"First impressions" help sell your home. Prepare your home by making it as appealing as possible. Keep your home neutral. Neutral colors & simple dcor help someone visualize their own belongings in a room. Showtime! When preparing to show your home put away any toys, clothes, food or other "left out" items. Kitchen remodeling brings 60-100% return on your investment, unless you really go overboard. Realistic pricing of your home results in added exposure & a higher sale price. Make sure your home compares favorably with the "competition". The "asking price" for your home must deliver the highest financial return in a reasonable period of time with the least inconvenience. When selling keep your home uncluttered. It will be neater & look larger. You want to convey a spacious feeling. Keep your home clean. This creates the impression that your home has been well cared for. Keep your home dynamic! Make your home memorable! From fresh flowers to fresh clean smells, your house should be inviting. Basement - It is very important to clean & deodorize areas where pets sleep or spend time. Straighten tool, shop & laundry areas. Sweep floors; cleanup grease spots. Central air conditioning & fireplaces do bring additional value to your home. Choose a real estate agent that's willing to work long, hard & smart for you. This should be based on the agents integrity, skill & marketing plan - NOT because he or she told you a PRICE you wanted to hear. Selecting a good real estate attorney to complete your transaction is extremely important. As a buyer, find the best possible financing to suit your needs. This will depend on your available cash, credit & other items. There are many different mortgages & programs available. A good real estate agent should be able to direct you the proper way. Making one extra principle & interest payment a year towards your existing mortgage can save you thousands of dollars. Be careful of home equity loans, especially if you plan on selling your home in the near future. As a buyer, it is highly recommended for you to have a professional home inspection done. This is typically done a few days after executed contracts. A professional home inspection will help prioritize the homes needs & familiarize you with the home. If you have any questions left prior to buying or selling a home, then you are not ready to move forward. Get the answers first! Buying a home is one of the biggest investments in your lifetime. Be prepared to make the right decisions. Have all the information you need in hand before doing so! The national average time to own a home is only 5 years. 97% of overpriced homes end up selling below market value. Pricing your home is extremely important. Testing for radon, water contaminates & lead levels are now more common. Addressing these will assure you a safer environment. Remodeling your kitchen or bathroom will give you a greater return on your investment. Negotiating a sales price can be challenging. For example, if the seller is anxious to move, they may be more flexible. But if the seller is firm, offering a much lower price may deter them from negotiating at all. When selling your home, it's important to set a competitive price without it being too high which could turn off potential buyers. Many buyers go on first impressions so the outside home maintenance is crucial. Keep the lawn cut & the bushes pruned. Perform needed repairs to enhance the outside appearance. "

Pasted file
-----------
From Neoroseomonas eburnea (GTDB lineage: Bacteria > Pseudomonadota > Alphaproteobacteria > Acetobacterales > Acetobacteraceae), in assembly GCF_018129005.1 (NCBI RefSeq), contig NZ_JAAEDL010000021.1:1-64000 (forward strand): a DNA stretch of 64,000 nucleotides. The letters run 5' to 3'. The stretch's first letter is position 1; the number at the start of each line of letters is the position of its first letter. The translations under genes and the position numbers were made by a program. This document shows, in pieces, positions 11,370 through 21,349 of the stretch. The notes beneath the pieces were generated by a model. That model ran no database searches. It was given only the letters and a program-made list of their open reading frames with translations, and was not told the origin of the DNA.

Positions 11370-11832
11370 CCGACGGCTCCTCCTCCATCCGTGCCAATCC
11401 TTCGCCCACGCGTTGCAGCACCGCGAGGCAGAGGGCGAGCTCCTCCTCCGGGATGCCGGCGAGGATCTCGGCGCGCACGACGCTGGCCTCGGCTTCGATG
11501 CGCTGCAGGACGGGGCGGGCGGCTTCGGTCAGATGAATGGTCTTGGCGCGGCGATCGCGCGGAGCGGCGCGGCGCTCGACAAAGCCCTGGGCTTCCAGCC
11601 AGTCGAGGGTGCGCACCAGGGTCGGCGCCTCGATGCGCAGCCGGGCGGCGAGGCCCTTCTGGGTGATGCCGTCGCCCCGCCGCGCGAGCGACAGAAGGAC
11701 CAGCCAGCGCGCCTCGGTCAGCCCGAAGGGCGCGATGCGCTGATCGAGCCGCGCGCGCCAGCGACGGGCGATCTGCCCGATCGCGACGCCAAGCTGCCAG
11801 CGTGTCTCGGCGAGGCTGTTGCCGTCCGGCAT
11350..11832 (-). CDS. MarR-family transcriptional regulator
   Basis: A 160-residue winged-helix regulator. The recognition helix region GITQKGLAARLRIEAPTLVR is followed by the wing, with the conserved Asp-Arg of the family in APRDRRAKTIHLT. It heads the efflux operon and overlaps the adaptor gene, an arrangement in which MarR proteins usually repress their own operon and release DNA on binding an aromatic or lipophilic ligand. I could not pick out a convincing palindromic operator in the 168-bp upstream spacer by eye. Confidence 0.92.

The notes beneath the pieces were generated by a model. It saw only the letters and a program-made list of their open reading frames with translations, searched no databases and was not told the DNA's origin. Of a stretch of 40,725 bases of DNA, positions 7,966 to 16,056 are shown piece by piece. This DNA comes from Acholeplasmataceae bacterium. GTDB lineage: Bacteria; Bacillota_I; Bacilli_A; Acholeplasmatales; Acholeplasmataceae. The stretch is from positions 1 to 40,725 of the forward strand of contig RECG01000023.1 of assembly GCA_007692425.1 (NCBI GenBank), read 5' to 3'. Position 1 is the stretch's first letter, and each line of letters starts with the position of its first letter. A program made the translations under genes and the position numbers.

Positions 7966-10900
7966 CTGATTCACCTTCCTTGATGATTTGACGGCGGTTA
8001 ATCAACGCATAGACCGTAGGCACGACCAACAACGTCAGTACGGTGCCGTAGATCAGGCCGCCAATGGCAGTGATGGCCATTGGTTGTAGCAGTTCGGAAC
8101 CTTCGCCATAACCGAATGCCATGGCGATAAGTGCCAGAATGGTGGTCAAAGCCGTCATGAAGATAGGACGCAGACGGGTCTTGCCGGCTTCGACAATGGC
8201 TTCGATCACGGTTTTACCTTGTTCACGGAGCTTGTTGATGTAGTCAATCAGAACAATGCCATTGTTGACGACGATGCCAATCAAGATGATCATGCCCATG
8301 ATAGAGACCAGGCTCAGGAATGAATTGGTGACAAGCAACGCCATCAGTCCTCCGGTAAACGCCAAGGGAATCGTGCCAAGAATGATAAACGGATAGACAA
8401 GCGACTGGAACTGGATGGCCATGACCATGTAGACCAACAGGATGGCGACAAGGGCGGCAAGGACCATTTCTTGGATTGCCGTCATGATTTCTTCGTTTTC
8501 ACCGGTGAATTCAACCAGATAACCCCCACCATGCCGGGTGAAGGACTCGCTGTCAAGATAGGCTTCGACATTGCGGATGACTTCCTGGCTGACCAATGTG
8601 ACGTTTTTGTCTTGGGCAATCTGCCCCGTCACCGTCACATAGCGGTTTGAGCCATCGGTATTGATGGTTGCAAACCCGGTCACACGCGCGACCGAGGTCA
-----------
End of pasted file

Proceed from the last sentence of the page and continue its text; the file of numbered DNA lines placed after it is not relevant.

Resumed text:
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UPDATE 1/18: Well, as expected, the buyer is backing out. Fine by me...The woman sounded like a basket case anyway, so it is for the better. I'm irritated about the inspection though. It's apparent to me that the guy really didn't know what he was doing. I swore that I wouldn't do it unless I absolutely had to but.......I ventured down into the crawl space for the first time last weekend. That's just something us girls don't like to do :) So after I got cozy with the resident spiders, I crawled around to put eyes on the problems that this inspector supposedly found. I did find some large electrical wires that had been incorrectly spliced together, a hazard. They were underneath the remodel jetted tub. I know that the prior homeowner did that job himself. I ended up hiring an electrician to put the wires in junction boxes, so it is not an issue at the next inspection. I also went to see where all of this "insulation" was that had come loose and was hanging...that I was told should be taken down. Upon closer inspection, it was apparent that this "insulation" had been tacked up around the interior of the foundation only, with plastic covering the floor, and that it had been deliberately placed there, not just "hanging". Upon closer inspection, I find that it is vapor block! and that it is SUPPOSED to be there since it is protecting the house!
Now there are two new offers on the table. I accepted one where they are paying all closing costs and are paying me above my asking price. It's a really clean offer, 5K earnest money and their financing is ready to go. Inspection is on Friday....
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Shiba wrote:

That's great, I had a feeling that it would work out for you.
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Yeah, thanks for the encouragement. This has been quite a learning experience for me.
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Does this include posting your homes for sale on web sites? I've been doing some research, and I've noticed the big sites are annoying because its often hard to get a good idea of exactly where the home is located and what the prices in that area are. The best I've seen so far is www.cubeglobe.com and it looks like they are just starting out. Good thing is that its free, so I don't see any risk in just posting there.